Arthur Studd (1863 - 1919):
Blossom, early morning
Framed (ref: 3626)
Oil on panel,
8 3/4 × 6 1/4 in. (22.2 × 15.8 cm)
Provenance: Peter Cochran;The Fine Art Society.
Exhibited: (?) Arthur Studd, Alpine Club Gallery, London, June 1911, ref 320
It’s commonly believed that Paul Gauguin worked in isolation in Tahiti, living in self-imposed exile from France and far from the reach of the European avant-garde. But from 1897 to 1898 Gauguin was joined in Tahiti at Papete by a British painter, Arthur Haythorne Studd (1863 – 1919). It was Studd’s wish, as he declared in a letter to his friend James McNeil Whistler (dated 22 June, 1897), to establish a ‘Studio of the South Seas’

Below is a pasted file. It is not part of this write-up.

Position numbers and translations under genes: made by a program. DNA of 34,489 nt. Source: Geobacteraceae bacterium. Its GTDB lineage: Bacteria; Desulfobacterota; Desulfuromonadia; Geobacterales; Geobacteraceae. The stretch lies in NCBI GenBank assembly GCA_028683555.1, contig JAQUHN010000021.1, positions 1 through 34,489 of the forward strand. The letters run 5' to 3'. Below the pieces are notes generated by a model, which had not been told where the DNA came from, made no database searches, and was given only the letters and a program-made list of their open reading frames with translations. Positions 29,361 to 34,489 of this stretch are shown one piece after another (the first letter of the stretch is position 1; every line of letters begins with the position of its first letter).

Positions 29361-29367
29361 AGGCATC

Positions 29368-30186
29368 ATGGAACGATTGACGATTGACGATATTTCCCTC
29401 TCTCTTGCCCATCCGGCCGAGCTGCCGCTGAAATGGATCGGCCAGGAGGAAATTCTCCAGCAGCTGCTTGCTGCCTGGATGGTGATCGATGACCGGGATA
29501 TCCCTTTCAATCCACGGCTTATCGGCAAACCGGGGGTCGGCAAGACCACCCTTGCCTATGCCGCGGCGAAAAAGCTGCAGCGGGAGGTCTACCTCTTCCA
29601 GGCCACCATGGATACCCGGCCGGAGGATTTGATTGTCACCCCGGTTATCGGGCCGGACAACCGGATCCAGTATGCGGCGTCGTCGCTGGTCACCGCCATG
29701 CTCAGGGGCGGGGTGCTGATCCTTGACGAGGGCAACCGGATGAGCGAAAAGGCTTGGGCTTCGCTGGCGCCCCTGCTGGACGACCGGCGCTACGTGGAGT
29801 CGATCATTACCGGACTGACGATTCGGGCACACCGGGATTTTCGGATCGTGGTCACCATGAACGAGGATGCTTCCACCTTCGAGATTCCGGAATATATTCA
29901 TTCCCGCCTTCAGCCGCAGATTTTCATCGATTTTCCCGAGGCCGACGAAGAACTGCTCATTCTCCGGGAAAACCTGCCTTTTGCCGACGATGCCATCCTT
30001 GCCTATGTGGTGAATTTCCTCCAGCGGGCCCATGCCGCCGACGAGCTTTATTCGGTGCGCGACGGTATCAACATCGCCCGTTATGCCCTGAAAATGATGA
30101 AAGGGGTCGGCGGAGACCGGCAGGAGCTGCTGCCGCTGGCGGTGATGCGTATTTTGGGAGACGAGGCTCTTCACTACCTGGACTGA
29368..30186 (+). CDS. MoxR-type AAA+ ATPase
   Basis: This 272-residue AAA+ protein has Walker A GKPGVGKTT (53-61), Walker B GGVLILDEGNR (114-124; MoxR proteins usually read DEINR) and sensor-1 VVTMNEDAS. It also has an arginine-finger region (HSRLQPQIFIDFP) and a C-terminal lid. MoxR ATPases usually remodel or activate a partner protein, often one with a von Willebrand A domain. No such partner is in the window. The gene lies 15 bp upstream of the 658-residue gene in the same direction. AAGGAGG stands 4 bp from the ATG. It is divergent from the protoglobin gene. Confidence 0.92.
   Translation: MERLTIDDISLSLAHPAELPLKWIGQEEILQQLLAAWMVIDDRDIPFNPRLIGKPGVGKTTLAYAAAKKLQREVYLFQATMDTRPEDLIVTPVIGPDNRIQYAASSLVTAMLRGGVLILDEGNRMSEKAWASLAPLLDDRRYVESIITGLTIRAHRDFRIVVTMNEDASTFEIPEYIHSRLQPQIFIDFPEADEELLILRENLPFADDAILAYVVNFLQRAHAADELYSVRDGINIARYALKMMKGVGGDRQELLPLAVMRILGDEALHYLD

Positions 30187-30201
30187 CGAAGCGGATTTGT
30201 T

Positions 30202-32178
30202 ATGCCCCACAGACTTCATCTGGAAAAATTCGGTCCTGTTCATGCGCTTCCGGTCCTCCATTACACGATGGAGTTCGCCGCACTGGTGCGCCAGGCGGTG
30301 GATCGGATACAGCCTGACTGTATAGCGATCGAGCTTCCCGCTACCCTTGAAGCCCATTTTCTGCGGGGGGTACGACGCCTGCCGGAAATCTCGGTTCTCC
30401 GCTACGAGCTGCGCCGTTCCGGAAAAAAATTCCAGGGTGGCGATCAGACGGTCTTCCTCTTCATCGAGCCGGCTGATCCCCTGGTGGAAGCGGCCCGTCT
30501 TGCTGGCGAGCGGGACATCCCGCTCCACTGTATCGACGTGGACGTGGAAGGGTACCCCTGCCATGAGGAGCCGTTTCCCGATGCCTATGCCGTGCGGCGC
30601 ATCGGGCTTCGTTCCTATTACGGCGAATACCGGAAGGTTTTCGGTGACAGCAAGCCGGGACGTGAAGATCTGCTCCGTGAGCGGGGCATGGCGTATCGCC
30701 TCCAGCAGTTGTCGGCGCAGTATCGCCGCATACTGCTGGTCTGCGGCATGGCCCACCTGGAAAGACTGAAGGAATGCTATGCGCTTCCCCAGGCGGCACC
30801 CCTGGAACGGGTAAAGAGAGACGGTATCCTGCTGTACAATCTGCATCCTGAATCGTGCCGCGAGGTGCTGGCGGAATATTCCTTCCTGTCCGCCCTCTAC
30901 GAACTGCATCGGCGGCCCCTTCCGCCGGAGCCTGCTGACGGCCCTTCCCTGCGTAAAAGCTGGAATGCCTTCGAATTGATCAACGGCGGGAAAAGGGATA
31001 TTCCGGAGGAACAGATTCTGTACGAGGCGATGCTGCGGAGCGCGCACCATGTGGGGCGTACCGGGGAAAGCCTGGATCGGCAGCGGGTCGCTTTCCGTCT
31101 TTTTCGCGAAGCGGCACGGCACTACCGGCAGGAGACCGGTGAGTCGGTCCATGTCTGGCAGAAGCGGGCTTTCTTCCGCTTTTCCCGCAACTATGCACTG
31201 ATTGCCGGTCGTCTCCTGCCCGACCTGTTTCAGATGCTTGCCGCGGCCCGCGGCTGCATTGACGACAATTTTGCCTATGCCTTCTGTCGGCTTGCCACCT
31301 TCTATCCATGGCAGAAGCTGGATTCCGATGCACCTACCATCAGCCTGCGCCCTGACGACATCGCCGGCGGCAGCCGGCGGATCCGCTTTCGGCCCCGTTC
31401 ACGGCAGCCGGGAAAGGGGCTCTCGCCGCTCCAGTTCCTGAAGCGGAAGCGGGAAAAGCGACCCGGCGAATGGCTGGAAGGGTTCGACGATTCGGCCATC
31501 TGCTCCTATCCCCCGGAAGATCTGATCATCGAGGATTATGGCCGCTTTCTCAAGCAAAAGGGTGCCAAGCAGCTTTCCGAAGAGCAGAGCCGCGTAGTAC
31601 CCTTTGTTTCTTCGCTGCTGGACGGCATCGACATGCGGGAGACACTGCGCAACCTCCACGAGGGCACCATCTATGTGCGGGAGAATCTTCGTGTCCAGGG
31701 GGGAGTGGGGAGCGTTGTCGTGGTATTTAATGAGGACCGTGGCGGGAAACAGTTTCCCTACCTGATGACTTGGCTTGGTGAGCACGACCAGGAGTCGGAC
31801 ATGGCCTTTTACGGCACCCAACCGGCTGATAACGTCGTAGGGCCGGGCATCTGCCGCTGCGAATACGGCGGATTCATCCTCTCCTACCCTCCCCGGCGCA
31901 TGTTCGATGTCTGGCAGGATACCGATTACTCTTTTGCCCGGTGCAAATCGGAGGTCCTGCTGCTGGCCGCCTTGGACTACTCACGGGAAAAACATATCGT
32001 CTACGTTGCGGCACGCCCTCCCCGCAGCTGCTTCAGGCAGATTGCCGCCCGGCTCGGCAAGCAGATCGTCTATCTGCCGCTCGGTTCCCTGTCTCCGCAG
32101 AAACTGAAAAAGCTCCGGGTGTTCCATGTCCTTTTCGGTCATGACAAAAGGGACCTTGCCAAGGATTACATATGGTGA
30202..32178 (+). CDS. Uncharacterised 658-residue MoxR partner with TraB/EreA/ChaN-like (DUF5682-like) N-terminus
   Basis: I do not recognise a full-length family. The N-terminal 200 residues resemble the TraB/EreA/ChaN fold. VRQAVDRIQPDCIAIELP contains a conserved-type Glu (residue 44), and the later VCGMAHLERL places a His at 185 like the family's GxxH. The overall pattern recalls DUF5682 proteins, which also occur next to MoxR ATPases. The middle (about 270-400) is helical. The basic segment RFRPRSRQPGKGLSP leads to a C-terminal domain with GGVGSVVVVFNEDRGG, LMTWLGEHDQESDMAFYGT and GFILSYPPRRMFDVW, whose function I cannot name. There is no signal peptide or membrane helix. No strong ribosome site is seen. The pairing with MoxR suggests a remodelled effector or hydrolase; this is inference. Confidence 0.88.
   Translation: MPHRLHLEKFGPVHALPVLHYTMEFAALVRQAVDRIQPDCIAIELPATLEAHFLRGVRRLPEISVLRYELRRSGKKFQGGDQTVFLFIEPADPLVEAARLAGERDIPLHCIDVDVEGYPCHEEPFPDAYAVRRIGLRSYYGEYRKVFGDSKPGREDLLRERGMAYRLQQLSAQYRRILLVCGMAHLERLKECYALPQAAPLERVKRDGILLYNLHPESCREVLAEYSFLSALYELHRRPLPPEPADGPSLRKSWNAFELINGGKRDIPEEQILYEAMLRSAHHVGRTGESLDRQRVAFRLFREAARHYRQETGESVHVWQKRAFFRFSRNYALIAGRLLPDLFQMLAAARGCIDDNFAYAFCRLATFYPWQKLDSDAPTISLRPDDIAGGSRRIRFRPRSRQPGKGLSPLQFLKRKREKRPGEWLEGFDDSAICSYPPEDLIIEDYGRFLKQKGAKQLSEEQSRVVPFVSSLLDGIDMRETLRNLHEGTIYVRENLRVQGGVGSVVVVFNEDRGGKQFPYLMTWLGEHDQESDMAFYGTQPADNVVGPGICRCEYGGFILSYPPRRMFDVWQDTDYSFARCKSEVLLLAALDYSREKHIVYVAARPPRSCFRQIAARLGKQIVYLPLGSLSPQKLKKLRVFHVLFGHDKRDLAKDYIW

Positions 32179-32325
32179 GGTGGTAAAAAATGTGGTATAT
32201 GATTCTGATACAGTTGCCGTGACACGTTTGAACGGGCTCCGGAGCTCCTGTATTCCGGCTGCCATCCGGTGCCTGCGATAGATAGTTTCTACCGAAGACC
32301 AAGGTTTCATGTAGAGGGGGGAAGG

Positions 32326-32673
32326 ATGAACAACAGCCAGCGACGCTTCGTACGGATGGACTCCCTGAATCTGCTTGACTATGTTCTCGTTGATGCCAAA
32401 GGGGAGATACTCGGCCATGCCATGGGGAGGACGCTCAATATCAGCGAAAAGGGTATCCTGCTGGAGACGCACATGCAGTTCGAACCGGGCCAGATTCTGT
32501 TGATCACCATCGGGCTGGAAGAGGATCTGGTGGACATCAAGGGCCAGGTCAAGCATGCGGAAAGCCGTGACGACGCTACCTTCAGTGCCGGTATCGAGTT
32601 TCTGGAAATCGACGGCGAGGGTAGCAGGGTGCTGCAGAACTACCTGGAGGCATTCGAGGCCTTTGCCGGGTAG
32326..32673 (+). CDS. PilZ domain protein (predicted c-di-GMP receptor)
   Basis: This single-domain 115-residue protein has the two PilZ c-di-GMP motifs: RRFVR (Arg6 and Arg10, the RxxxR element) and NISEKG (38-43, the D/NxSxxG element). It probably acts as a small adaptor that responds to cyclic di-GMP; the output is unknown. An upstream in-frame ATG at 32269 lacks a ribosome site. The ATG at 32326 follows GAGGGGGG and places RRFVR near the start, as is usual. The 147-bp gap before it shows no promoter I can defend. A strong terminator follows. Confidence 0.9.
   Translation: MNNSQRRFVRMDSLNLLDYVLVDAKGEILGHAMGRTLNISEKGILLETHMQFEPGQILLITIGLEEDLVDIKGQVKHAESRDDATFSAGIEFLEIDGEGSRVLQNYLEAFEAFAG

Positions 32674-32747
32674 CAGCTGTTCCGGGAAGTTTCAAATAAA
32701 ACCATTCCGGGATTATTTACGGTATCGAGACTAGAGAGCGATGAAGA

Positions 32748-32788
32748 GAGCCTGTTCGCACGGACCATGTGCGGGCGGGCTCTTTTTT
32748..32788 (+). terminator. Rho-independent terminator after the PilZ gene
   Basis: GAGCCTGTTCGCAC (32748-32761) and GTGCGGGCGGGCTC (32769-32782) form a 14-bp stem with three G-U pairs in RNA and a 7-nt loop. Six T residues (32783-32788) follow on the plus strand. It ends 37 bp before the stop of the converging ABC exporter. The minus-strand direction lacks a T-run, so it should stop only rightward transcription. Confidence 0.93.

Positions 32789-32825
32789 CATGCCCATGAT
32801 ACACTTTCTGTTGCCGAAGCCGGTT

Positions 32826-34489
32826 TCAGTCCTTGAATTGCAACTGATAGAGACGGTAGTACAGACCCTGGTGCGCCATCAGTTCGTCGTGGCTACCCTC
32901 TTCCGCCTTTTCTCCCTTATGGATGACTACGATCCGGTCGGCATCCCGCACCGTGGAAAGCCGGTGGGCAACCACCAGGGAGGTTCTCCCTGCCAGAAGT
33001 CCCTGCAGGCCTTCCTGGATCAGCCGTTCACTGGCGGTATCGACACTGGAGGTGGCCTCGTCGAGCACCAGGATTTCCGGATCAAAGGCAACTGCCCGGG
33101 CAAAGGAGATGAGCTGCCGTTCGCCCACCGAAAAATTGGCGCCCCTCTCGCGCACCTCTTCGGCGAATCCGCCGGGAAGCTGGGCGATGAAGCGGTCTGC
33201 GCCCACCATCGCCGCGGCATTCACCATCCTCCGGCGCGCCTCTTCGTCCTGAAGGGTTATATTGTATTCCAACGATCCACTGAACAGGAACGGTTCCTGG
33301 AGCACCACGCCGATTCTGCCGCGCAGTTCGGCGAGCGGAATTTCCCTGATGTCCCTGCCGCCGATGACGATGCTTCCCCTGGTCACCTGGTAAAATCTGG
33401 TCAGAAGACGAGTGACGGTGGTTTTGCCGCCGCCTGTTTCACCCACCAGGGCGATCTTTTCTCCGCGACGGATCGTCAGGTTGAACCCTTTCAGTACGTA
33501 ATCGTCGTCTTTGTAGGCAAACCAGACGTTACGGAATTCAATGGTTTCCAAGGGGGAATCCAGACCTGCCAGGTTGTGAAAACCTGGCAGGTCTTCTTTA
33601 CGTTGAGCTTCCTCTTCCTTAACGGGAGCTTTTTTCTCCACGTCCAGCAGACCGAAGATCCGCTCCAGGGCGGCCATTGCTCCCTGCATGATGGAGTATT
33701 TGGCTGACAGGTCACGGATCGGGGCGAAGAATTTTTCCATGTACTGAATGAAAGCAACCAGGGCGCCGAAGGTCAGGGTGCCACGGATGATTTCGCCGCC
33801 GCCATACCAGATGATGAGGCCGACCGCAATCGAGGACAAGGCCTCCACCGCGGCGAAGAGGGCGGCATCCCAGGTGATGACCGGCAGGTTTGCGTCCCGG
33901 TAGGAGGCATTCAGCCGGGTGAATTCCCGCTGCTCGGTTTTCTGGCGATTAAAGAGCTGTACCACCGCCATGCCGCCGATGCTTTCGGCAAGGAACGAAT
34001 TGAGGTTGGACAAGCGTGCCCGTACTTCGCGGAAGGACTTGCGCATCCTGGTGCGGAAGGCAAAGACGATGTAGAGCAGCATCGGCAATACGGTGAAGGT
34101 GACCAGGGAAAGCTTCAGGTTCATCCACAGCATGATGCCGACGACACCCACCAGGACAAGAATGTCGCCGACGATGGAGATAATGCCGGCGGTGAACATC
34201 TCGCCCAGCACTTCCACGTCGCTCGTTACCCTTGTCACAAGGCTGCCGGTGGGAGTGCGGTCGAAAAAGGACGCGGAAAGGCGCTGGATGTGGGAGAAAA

A man of independent means and a collector Studd bequeathed three major works by Whistler to the National Gallery, London (now in the Tate Collection): Symphony in White, No. 2: The Little White Girl; The Fire Wheel; and Nocturne: Blue and Silver – Cremorne Lights).
He excelled in producing small wooden panels painted en plein air, much inspired by the Post Impressionists. Panels by
Studd of a similar size are in the collection of Tate Britain.
A biography of this important British painter and collector, whose story remains to be told, is being prepared by Dr Prue Ahrens University of Queensland.